Dr. Stephen Prescott: "Express Scripts made the newly approved treatment
from AbbVie the exclusive option for patients who suffer from the most
prevalent form of hepatitis C (known as genotype 1). Express Scripts has
done what the U.S. government couldn’t: It has started a price war."
In the U.S., Medicare and Medicaid are legally forbidden from
negotiating drug prices. If a treatment is approved by the FDA, the
government has to pay the sticker price—and it cannot bar access to it.
And, generally, whatever rate the federal government pays, private
payers (like insurance companies and health plans) fall into line.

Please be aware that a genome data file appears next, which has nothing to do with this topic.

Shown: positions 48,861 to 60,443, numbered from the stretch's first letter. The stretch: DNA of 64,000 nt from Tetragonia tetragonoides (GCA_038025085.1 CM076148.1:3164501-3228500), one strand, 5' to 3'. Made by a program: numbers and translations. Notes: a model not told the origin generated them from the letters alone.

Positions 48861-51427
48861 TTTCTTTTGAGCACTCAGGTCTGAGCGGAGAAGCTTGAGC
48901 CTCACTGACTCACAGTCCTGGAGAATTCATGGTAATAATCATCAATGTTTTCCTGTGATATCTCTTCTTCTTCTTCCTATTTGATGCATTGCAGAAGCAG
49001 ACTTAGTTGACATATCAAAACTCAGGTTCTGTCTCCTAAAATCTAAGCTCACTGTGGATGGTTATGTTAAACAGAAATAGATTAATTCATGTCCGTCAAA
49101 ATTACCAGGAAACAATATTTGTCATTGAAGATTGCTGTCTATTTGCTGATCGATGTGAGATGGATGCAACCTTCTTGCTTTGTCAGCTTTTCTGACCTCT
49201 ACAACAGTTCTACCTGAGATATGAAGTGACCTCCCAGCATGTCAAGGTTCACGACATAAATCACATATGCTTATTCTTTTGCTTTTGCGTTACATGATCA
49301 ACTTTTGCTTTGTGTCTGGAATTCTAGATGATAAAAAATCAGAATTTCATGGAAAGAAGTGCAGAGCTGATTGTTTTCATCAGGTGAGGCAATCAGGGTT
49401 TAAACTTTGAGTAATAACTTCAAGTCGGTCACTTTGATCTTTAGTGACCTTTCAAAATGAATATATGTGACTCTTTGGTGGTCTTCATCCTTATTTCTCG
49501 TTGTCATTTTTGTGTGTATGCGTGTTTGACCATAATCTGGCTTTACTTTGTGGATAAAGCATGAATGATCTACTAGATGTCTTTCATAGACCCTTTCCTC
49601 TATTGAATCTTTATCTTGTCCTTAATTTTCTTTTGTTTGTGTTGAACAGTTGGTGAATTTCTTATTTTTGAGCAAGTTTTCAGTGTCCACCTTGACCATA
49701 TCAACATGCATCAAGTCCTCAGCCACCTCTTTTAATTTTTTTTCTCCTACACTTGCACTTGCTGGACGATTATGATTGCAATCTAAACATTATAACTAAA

So Express Scripts has done what the U.S. government couldn’t: It has
started a price war. The hope is that Gilead will respond by lowering
Sovaldi’s price. That’s generally how markets work. In this case, it’s
happening a bit belatedly, but it’s happening. And the special sauce
that made it all work was competition.
Companies like Gilead and AbbVie have created products of real value
in these new drugs. They’ve invested significant time and money in
developing and bringing to market these life-changing therapies. They
are certainly entitled to profit from their work, not only to recover
their costs and reap the benefits of their innovation, but also to
encourage others to follow suit in developing new therapies for other
Labels: price war